Here he never once looks at a receiver to understand the route distribution and gets lost.
This is a small sampling of how you throw for 734 yards but the real juicy stuff is how Baker Mayfield threw for 545 yards on 75% passing, 15.14 yards per attempt and a 64% passing success rate. Texas Tech’s defense is SHOCKING.
You can call this whatever coverage you want from a defensive perspective but all I see is Cover 0 pre-snap. Texas Tech was in this defense A LOT. It would be one thing is sometimes they disguised it and rolled back into Cover 1 or 3 but they didn’t. Ok fine, you want to play basically Cover 0, you gotta send heat right? Naw, it’s cool, we’re just gonna send 4 or 5 guys mostly. Ugh.
Mayfield knows he’s going to have Mixon 1v1 against a linebacker because the cornerback has to play everything vertical. There is no safety for the cornerback to pass routes off to and then fall back into the vertical route of Mixon. “Here have 7 points.”
TTU is going to rotate down into the aforementioned Cover 0, so they disguise it a little bit, but again, they don’t send pressure and after the run fake, Mayfield can load up and throw a touchdown. Look at the technique by the near side cornerback. That’s basically Cover 3 technique but played without a middle of the field safety! There is no way he can cover a post route.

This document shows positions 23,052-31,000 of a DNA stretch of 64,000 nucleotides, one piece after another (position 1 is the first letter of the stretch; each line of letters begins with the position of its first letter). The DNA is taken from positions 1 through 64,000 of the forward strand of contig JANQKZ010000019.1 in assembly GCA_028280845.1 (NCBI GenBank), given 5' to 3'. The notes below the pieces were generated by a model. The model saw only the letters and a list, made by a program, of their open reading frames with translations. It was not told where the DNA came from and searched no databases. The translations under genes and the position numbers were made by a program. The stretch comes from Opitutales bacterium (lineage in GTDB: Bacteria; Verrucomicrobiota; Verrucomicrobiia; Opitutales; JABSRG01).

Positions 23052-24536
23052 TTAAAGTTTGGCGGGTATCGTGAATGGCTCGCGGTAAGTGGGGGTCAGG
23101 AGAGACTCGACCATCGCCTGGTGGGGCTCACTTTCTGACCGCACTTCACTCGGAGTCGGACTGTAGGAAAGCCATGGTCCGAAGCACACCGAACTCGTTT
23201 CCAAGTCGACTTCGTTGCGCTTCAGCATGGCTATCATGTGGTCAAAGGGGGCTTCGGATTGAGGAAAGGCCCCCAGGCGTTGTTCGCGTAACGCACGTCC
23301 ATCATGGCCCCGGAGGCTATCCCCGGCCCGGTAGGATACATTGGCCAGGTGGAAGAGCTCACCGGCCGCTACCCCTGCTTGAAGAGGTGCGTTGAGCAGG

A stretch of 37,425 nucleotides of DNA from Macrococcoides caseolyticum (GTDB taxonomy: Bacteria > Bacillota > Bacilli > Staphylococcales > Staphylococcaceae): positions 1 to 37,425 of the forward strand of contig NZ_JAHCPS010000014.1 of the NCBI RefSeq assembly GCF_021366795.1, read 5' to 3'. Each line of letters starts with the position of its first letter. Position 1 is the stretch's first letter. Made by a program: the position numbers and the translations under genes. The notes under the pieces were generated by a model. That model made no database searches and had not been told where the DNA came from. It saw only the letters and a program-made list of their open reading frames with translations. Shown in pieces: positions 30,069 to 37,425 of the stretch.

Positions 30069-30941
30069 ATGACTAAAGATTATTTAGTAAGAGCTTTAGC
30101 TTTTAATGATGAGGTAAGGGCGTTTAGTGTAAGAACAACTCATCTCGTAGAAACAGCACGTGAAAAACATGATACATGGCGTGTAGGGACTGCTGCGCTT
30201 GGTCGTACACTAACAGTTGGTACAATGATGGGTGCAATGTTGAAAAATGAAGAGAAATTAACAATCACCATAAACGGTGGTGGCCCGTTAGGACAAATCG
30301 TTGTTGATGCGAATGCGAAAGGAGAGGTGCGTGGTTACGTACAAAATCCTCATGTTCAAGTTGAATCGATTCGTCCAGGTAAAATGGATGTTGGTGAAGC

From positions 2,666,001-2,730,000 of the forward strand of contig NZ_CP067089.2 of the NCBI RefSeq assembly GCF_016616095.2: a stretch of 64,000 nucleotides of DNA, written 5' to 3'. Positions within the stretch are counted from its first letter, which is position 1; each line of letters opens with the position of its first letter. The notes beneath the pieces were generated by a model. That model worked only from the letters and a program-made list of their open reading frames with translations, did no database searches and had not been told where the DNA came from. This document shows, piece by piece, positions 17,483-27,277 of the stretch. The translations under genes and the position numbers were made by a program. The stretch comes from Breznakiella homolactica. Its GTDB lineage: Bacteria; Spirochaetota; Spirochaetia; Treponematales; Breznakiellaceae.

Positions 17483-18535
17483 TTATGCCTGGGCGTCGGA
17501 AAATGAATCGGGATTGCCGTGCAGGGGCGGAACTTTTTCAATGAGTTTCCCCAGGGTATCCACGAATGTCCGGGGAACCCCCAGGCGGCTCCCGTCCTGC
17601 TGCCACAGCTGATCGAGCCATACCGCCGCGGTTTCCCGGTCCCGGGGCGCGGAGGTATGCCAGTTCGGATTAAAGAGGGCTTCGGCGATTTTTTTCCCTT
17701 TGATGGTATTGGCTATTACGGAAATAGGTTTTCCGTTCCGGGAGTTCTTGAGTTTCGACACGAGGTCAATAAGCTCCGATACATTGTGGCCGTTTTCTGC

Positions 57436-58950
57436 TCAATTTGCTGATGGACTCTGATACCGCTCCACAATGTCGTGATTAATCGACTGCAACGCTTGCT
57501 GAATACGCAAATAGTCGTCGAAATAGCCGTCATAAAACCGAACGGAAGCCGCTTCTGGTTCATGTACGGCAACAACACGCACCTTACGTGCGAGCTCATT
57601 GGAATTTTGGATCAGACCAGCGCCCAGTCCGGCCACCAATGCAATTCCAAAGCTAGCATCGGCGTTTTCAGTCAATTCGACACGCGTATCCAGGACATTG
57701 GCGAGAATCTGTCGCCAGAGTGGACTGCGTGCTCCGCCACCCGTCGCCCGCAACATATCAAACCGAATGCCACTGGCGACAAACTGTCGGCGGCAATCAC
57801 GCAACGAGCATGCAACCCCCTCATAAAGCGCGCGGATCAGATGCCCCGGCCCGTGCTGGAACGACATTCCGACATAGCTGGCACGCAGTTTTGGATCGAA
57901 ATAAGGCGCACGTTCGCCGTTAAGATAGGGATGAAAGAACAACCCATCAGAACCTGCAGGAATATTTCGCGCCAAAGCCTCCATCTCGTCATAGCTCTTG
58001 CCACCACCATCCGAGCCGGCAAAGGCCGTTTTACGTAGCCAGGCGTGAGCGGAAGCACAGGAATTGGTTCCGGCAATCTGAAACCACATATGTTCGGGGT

Ok but he can cover other routes right? Uhh, not really.
Deep comeback/ out route. Against Cover 3, the player that tries to take this way is the flat defender getting underneath the route and making the throw a little harder. A cornerback in Cover 3 technique alone can’t play this. Such an easy completion. He’s looking inside the whole time and has to protect any vertical route, there’s no way he can flip his hips and drive on an out route.
I don’t blame the players for almost any of this.
Ok, but what else did Texas Tech run in this game? They actually ran some Cover 3 and this matched up the their scheme with the technique they were playing their cornerbacks in. Did it work? No. It was such a basic spot-dropping Cover 3 that Mayfield had no problem picking it apart.
The 6 yard hitch is available all day against Cover 3. That’s not the issue. I just don’t like how the flat defender is staring at the quarterback the whole time. How are you gonna know what route concept is happening without looking at the routes ever?
The play action sucks the linebackers in but why is no one rerouting the slotback. His free release scares the safety in jumping that route and then the post is wide open.
Linebackers getting sucked up again.
Ok, so here we are with the deep comeback/out route against a Cover 3 corner. Like I said, the only guy who can protect the cornerback is the flat defender. This is why offenses put someone in the flats to control said flat defender. This is what Oklahoma is doing with Mixon here. What bothers me is the flat defender has no reason to come down on a bubble route. If you see a bubble, you have to know that something else is happening deeper. Go find that deeper route and if the ball is thrown to the bubble behind the line of scrimmage, go rally to the ball and make a tackle.
It’s just horrible defense all around. Danny Etling would have looked FINE if he was playing quarterback instead of Mahomes or Mayfield in this game.